Kids and cars: Environmental attitudes in children
This article aims to supplement scarce research on the children's attitudes to cars and the environment. Assuming that attitudes to cars develop in childhood, this article draws upon the writing assignments and interviews exploring the upper-elementary school children's attitudes to cars. The study was conducted in Amsterdam, The Netherlands, between January and December 2010. Briefly examining existing research on children's environmental attitudes in general, and in relation to cars in particular, the author argues that in-depth qualitative research is essential to the understanding of the factors that explain present attitudes and perhaps predicting the behavior of the future users of the means of transportation. In conclusion, the author makes a recommendation for the development of a curriculum addressing the development of children's awareness of sustainable transportation.
If you experience problems downloading a file, check if you have the proper application to view it first. In case of further problems read the IDEAS help page. Note that these files are not on the IDEAS site. Please be patient as the files may be large.
As the access to this document is restricted, you may want to look for a different version under "Related research" (further below) or search for a different version of it.
Volume (Year): 18 (2011)
Issue (Month): 4 (August)
|Contact details of provider:|| Web page: http://www.elsevier.com/wps/find/journaldescription.cws_home/30473/description#description |
|Order Information:|| Postal: http://www.elsevier.com/wps/find/supportfaq.cws_home/regional|
References listed on IDEAS
Please report citation or reference errors to , or , if you are the registered author of the cited work, log in to your RePEc Author Service profile, click on "citations" and make appropriate adjustments.:
- A. Greening, Lorna & Greene, David L. & Difiglio, Carmen, 2000. "Energy efficiency and consumption -- the rebound effect -- a survey," Energy Policy, Elsevier, vol. 28(6-7), pages 389-401, June.
- Santos, Georgina & Behrendt, Hannah & Teytelboym, Alexander, 2010. "Part II: Policy instruments for sustainable road transport," Research in Transportation Economics, Elsevier, vol. 28(1), pages 46-91.
- Hickman, Robin & Banister, David, 2007. "Looking over the horizon: Transport and reduced CO2 emissions in the UK by 2030," Transport Policy, Elsevier, vol. 14(5), pages 377-387, September.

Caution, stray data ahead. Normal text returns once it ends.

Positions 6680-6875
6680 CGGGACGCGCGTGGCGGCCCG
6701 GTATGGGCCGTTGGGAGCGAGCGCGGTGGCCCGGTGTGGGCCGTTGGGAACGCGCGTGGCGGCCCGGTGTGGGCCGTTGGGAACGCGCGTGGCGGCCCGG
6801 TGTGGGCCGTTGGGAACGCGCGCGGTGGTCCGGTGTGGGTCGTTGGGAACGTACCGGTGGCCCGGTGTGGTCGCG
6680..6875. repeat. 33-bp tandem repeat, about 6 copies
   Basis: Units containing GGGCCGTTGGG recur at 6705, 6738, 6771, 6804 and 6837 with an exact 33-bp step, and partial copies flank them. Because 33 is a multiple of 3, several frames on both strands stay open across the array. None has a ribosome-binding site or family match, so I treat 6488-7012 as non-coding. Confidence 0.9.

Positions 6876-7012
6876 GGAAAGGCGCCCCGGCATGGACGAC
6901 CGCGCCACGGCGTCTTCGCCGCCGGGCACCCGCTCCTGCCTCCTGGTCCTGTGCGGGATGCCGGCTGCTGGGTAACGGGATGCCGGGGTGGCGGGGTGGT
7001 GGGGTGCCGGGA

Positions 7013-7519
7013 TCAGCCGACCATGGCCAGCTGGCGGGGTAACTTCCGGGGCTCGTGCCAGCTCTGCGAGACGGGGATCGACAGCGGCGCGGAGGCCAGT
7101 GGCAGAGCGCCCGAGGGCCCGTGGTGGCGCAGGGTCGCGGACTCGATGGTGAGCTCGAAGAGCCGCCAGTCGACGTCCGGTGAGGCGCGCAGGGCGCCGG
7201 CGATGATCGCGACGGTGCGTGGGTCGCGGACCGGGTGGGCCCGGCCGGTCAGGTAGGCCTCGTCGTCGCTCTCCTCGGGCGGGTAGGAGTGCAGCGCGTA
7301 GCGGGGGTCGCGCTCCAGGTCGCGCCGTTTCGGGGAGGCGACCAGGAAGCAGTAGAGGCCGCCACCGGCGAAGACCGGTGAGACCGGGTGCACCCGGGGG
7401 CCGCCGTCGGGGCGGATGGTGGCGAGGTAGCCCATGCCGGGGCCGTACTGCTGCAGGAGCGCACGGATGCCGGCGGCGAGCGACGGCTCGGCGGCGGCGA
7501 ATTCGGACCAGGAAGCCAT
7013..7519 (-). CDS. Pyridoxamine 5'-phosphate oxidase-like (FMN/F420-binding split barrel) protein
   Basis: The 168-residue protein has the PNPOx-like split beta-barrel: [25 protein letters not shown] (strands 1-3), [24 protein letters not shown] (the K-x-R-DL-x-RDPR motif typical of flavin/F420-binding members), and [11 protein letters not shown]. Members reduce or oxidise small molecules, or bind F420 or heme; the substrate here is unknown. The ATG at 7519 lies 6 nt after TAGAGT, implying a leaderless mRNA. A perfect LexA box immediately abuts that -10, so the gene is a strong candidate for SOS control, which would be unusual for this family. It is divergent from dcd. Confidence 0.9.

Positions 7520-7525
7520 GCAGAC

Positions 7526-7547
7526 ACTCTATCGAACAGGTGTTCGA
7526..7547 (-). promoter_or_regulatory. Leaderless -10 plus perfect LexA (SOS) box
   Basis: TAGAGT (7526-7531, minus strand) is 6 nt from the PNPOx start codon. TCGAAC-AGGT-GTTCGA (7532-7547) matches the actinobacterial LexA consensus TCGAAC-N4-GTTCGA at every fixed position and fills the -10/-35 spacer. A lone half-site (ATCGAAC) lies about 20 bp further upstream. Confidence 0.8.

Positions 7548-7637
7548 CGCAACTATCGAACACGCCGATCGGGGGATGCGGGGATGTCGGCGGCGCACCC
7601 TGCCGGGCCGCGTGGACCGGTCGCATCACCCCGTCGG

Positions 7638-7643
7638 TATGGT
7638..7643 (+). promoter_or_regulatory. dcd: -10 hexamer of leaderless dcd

- Steg, Linda, 2005. "Car use: lust and must. Instrumental, symbolic and affective motives for car use," Transportation Research Part A: Policy and Practice, Elsevier, vol. 39(2-3), pages 147-162.
- Hickman, Robin & Ashiru, Olu & Banister, David, 2010. "Transport and climate change: Simulating the options for carbon reduction in London," Transport Policy, Elsevier, vol. 17(2), pages 110-125, March.
- Tertoolen, Gerard & van Kreveld, Dik & Verstraten, Ben, 1998. "Psychological resistance against attempts to reduce private car use," Transportation Research Part A: Policy and Practice, Elsevier, vol. 32(3), pages 171-181, April.
When requesting a correction, please mention this item's handle: RePEc:eee:trapol:v:18:y:2011:i:4:p:573-578. See general information about how to correct material in RePEc.
For technical questions regarding this item, or to correct its authors, title, abstract, bibliographic or download information, contact: (Zhang, Lei)
If you have authored this item and are not yet registered with RePEc, we encourage you to do it here. This allows to link your profile to this item. It also allows you to accept potential citations to this item that we are uncertain about.
If references are entirely missing, you can add them using this form.
If the full references list an item that is present in RePEc, but the system did not link to it, you can help with this form.
If you know of missing items citing this one, you can help us creating those links by adding the relevant references in the same way as above, for each refering item. If you are a registered author of this item, you may also want to check the "citations" tab in your profile, as there may be some citations waiting for confirmation.
Please note that corrections may take a couple of weeks to filter through the various RePEc services.